How many cultural and educational centers does Russia have in the United States? This was the very question that preoccupied my thoughts when I first visited the American Center in Moscow in the Foreign Literature Library in 2008.
Although I didn’t find the exact answer to my question, I came up with my own ideas regarding successful soft power and the example set by the U.S. government.
When I visited the American Center in 2008, I was impressed by the array of opportunities it offered to help Russians become more familiar with American culture and education.
I read ambitious books and American daily newspapers provided by the center. Perhaps more importantly, I seized the chance to meet prominent Americans fully engaged in U.S.-Russia relations such as former Deputy Chief of Mission Eric Rubin, who lived in Moscow from 2008-2011. I also met high-profile speakers such as TV journalist John Alpert, and other American officials, artists and academics.
A variety of encounters with American students and volunteers also helped me to understand America better and refute stereotypes. In addition, I discovered a great deal about the U.S. system of education and exchange programs.
I frequented the center and tried to attend as many lectures of American speakers as possible. Fortunately, they took the floor once per week. The more they talk, the more I wanted to know - which encouraged me to keep visiting the center.
I asked myself afterwards whether Russia could popularize its culture in the same way the U.S. does. And every time I felt a little discouraged when I thought about Russia’s soft power.
While the U.S. has established 28 American Corners and centers scattered throughout Russia, our country doesn’t seem to have nearly as many, or as active, cultural and education centers.
But are there Russian cultural centers in other American cities? Do any urban other centers have at least one well-developed Russian center that gives opportunity to study the Russian culture and its system of education?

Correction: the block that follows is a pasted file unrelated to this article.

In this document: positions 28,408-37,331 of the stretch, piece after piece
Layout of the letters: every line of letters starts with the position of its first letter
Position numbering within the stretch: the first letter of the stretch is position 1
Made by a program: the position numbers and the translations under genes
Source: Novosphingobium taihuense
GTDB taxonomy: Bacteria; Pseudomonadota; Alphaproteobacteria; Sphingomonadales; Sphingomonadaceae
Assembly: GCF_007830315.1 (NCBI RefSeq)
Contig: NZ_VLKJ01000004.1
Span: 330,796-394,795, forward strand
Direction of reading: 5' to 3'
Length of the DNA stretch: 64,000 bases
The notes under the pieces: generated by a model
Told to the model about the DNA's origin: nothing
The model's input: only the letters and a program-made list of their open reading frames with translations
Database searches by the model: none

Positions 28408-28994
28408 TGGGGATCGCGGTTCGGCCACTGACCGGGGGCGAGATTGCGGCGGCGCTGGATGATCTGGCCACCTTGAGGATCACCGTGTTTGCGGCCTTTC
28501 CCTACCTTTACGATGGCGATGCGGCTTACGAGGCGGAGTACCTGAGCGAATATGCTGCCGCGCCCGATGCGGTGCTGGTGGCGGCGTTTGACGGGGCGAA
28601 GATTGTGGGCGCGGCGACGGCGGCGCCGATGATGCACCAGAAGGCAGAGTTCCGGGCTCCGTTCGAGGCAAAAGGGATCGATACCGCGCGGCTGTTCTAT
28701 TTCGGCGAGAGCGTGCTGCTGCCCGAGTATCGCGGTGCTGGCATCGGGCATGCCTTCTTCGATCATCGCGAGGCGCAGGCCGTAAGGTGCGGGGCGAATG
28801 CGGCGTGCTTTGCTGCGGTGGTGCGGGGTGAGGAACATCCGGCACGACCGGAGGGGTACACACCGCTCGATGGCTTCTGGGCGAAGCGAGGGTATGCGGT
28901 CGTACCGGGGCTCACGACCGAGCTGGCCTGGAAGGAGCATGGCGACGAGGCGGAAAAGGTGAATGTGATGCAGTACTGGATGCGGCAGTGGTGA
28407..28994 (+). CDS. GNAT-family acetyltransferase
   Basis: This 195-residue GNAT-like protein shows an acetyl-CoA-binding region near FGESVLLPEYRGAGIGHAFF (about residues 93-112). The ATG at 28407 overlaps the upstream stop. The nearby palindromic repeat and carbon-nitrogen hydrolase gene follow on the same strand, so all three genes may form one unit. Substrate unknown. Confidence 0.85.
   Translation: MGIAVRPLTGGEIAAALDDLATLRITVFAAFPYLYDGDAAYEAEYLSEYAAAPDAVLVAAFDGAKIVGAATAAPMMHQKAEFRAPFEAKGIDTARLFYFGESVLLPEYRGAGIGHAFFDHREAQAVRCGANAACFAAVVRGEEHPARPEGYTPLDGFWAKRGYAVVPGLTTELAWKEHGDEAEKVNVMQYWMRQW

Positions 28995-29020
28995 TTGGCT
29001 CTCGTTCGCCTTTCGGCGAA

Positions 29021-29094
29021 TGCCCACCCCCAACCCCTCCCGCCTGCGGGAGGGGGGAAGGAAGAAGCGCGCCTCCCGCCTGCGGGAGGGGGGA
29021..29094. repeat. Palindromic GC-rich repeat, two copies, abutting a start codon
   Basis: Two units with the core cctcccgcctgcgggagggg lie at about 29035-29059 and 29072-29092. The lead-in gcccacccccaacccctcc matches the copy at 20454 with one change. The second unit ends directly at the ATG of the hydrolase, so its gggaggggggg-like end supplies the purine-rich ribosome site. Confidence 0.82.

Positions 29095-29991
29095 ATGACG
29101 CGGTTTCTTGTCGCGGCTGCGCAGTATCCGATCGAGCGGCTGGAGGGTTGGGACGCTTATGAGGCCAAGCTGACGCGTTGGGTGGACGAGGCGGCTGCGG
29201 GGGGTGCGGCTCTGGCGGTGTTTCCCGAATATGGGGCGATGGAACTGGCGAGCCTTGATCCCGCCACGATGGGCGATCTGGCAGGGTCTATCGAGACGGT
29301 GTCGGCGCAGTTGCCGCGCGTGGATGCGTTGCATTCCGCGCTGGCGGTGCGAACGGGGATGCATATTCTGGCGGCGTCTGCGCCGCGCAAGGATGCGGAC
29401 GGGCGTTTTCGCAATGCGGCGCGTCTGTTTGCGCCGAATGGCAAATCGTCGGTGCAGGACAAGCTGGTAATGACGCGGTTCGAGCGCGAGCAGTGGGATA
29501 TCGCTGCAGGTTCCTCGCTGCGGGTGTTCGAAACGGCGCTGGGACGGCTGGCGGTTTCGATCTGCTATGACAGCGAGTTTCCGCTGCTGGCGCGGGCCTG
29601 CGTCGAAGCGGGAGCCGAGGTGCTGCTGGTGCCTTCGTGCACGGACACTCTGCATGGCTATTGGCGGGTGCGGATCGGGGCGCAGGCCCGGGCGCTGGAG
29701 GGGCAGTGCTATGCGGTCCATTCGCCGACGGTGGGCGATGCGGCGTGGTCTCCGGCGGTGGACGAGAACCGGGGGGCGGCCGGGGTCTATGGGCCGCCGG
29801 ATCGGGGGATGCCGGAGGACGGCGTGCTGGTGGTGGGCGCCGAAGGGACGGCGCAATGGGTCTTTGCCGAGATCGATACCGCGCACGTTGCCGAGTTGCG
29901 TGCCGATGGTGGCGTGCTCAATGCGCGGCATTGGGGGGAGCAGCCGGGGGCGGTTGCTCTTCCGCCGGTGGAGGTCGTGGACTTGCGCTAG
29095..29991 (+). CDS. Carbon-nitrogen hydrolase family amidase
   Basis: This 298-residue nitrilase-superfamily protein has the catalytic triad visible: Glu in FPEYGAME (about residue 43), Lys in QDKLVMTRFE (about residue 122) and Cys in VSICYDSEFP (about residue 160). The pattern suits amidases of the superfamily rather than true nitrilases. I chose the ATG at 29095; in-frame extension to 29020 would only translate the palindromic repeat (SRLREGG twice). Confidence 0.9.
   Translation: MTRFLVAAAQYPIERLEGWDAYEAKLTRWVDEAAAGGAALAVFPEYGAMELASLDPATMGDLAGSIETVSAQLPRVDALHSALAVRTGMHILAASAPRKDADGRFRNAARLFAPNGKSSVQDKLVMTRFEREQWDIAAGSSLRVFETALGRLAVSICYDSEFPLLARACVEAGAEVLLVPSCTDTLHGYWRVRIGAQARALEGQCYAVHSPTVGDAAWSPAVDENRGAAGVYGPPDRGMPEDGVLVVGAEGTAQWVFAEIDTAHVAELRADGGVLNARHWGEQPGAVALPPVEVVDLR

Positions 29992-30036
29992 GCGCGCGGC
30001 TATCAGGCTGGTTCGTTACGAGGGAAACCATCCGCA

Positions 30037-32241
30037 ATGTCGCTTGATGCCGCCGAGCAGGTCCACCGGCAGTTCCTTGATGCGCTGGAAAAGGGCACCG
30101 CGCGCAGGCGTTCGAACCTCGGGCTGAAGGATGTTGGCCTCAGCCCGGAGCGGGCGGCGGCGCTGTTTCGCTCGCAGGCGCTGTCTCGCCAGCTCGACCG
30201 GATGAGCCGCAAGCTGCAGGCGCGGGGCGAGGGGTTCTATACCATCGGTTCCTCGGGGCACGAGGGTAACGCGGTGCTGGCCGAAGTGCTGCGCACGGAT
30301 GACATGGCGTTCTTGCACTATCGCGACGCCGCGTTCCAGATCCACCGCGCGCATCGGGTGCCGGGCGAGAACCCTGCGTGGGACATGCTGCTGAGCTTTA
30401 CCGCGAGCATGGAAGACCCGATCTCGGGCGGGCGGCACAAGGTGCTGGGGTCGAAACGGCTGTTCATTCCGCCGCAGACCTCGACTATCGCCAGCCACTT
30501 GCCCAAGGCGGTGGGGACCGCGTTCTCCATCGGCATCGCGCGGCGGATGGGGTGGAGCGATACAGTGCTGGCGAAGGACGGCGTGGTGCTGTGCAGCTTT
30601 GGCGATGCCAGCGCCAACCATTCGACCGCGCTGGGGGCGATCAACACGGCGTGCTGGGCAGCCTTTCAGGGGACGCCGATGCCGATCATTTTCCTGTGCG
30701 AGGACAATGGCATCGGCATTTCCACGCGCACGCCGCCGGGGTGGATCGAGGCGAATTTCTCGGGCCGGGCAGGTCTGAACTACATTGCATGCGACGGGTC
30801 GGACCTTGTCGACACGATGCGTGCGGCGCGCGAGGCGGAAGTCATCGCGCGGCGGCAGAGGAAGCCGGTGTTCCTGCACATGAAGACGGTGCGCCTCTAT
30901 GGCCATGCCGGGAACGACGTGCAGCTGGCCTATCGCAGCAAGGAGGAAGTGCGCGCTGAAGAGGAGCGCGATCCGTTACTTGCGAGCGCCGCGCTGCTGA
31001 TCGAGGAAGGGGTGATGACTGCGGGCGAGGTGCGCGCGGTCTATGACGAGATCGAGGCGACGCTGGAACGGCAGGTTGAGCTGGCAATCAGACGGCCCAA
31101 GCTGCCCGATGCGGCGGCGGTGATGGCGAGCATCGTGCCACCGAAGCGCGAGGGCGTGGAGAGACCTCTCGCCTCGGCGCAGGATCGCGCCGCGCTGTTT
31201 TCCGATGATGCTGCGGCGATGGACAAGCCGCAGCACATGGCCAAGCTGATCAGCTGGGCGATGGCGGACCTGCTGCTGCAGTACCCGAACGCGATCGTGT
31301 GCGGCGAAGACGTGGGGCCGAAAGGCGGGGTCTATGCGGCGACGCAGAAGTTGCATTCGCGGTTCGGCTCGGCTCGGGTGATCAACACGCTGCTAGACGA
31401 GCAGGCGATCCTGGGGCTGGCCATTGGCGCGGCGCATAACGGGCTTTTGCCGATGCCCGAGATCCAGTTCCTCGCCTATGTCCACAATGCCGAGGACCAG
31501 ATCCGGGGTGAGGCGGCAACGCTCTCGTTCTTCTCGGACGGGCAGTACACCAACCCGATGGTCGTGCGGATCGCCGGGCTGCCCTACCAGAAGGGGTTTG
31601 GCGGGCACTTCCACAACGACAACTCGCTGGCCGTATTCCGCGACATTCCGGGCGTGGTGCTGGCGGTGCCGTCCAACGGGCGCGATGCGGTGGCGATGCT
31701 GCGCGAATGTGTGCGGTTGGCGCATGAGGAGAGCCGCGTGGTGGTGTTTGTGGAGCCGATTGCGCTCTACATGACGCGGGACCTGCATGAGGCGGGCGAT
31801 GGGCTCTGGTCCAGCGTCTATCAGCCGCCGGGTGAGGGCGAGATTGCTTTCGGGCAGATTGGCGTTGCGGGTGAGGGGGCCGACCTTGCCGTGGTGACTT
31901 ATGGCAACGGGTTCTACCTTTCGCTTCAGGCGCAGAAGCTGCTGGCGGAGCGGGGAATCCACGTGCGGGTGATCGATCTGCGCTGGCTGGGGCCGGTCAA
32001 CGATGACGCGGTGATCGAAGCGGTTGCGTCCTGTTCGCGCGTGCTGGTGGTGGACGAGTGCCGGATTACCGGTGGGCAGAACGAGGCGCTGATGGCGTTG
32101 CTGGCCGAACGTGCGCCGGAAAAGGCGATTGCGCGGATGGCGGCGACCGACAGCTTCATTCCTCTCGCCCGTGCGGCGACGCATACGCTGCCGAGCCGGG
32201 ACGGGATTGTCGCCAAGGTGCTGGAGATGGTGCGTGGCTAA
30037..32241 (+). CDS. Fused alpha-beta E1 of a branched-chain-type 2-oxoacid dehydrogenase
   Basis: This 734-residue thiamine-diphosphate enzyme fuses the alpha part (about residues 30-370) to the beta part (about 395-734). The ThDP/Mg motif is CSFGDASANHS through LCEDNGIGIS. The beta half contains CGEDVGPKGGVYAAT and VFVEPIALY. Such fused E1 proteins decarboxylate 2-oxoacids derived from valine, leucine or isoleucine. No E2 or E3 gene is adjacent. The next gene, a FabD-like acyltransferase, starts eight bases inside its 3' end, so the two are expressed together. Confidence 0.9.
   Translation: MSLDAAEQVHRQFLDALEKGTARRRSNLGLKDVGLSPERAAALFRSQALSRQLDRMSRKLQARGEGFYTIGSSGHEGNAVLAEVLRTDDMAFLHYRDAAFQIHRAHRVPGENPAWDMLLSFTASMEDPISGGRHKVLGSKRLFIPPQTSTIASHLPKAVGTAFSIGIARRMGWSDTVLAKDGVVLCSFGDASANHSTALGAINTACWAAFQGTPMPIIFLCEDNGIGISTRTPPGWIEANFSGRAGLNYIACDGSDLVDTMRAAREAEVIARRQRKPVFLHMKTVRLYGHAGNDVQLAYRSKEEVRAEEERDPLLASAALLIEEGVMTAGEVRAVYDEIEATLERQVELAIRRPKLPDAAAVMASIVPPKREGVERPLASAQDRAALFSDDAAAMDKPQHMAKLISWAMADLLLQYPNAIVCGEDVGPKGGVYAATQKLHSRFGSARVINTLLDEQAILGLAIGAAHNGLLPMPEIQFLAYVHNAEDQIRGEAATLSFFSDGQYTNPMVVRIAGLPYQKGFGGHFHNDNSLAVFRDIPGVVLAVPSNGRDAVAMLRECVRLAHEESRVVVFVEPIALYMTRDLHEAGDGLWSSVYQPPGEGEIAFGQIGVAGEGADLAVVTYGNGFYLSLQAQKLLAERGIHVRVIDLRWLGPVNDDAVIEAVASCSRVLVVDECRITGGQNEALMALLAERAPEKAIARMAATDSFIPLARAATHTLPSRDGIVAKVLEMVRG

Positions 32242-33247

I was pleased to hear that Russian-American communities have come together in cities like Memphis, San Francisco, New York, Seattle, Detroit and Miami to create their own nonprofit cultural centers without the direct involvement of the Russian government. Even Puerto Rico has now established a cultural center for Russians and Americans. But these appear to operate only with the budgets and promotion of local communities.
All this indicates that Russia need to develop its soft power more vigorously and tenaciously to improve its image abroad. And the U.S. example –by this I mean American Corners in Russia - may be very helpful.
“Russia is celebrating the 20th anniversary of having the American Corners program,” said Sarah Ziebell, a representative of the U.S. Embassy in Moscow. “Russia is the first country where the U.S. established an American corner.”
Around the world, American Corners offer programs that fall within five main categories: providing information about the U.S.; offering cultural programs in English; English language studies; and advice about higher education in the U.S.
“We have been inviting an increasing number of prominent American speakers, famous writers [like Michael Cunningham], journalists [like John Alpert], academics, visiting scholars,” said Kore Gleason, the coordinator of the American Center in Moscow. “We have a lot of speakers – representative of U.S. universities who speak about their programs or give workshops how to write better application packages to study in the U.S.”
Gleason also said that the Center is trying to encourage Russian experts who speak English to give presentations. In February, for example, the American Center invited leading Russian biologists to discuss wetlands in Russia for World Wetlands Day.
So why doesn’t Russia take this model as an example? Why don’t we attempt to set up more Russia cultural centers in American cities?
Russia could take into an account this experience and establish a dialogue. Yet the authorities - both American and Russian - need to step up collaboration in this field and overcome Cold War thinking.
Currently, they seem to be reluctant to establish closer ties because political and geopolitical differences hamper any attempt to overcome mutual distrust.
Alexei Arbatov, a scholar in residence at the Carnegie Endowment for International Peace in Moscow, told me that soft power remains on the periphery of the U.S.-Russia relations.
“Educational, scientific and environmental collaboration is on the periphery of U.S.-Russia relations," he told me at Spaso House, the Moscow Residence of U.S. Ambassador Michel Mcfaul, during Barack Obama’s inauguration speech.
Edward Lozansky, president of the American University in Moscow, seems to echo Arbatov’s opinion. “Although there are few attempt to fill the gap in this field, Russia has failed to use its “soft power,” he said.
Nikolai Zlobin, a prominent expert in U.S.-Russia relations, recently proposed a decent initiative “to fill the gap” by launching an independent think tank on U.S.-Russia relations that aims at fostering collaboration between the two countries--and overcome Cold War thinking.
Likewise, Russian authorities are making an attempt to improve the country’s image: In 2008 they created an organization called Rossotrudnichestvo that is supposed to popularize Russia abroad.
Yet it remains to be seen whether it will be effective or not. Hopefully, it will also keep the American Corners example in mind.